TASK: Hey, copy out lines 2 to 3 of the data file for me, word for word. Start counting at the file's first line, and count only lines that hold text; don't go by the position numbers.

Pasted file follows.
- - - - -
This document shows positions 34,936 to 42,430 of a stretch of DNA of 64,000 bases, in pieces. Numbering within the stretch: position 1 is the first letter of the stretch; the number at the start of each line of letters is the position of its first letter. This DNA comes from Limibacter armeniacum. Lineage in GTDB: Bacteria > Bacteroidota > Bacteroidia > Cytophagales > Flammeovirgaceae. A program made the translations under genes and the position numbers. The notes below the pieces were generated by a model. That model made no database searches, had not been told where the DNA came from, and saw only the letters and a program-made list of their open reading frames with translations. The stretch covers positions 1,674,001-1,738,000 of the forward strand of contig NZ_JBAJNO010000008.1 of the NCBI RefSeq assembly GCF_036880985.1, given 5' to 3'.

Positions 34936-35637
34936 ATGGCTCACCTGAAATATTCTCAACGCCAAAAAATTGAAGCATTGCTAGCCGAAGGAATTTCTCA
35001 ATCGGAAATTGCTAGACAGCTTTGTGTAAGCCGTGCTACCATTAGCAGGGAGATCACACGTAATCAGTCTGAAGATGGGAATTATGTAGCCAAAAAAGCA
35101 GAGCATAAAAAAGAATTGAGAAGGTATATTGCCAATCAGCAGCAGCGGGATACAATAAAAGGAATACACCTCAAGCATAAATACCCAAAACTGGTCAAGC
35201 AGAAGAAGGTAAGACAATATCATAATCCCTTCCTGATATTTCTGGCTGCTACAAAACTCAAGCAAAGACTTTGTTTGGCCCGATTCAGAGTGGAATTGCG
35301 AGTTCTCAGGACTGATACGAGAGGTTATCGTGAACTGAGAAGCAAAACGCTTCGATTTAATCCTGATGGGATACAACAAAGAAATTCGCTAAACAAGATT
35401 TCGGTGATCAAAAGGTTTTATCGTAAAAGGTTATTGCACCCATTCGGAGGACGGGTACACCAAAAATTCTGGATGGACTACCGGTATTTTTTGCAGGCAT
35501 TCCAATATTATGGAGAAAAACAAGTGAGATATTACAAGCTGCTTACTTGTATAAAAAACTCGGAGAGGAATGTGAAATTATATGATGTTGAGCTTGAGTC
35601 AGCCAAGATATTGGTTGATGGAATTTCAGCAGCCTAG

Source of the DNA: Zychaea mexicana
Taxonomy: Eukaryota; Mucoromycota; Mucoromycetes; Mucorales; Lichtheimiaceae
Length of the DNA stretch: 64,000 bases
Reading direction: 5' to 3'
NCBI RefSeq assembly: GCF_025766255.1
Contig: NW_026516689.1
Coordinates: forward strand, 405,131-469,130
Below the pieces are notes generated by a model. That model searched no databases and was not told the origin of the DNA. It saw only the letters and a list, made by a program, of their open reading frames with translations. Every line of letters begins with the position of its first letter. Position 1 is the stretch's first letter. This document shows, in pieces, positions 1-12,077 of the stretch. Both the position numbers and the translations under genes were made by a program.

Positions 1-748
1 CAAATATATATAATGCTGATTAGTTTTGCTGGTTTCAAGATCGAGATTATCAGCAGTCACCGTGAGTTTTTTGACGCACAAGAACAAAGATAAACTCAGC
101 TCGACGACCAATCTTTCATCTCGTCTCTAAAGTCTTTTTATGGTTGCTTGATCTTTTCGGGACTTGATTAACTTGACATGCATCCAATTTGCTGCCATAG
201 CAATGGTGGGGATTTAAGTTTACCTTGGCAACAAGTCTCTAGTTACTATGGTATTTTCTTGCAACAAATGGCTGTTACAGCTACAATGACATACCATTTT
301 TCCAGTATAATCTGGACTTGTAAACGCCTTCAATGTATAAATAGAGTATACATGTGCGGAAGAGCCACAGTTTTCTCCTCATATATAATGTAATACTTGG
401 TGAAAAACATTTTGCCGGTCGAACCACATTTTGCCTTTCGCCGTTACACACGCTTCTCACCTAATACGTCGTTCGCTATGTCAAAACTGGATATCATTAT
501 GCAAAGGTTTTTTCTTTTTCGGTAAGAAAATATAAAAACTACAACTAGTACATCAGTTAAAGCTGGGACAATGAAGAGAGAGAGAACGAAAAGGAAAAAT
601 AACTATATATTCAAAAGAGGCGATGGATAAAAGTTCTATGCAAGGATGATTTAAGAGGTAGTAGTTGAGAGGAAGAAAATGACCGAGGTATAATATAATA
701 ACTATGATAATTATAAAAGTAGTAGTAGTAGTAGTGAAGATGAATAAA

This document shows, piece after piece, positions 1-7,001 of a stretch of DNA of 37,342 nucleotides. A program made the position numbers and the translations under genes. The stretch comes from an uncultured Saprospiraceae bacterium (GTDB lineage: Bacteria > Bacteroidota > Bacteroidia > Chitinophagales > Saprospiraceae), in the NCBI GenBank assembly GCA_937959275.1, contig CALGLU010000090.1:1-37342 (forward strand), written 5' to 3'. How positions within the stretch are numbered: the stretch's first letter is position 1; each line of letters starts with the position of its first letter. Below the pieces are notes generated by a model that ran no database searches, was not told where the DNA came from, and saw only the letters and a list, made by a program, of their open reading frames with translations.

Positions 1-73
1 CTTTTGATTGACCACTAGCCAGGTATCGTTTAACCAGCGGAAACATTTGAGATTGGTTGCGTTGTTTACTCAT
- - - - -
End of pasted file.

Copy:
Positions 34936-35637
34936 ATGGCTCACCTGAAATATTCTCAACGCCAAAAAATTGAAGCATTGCTAGCCGAAGGAATTTCTCA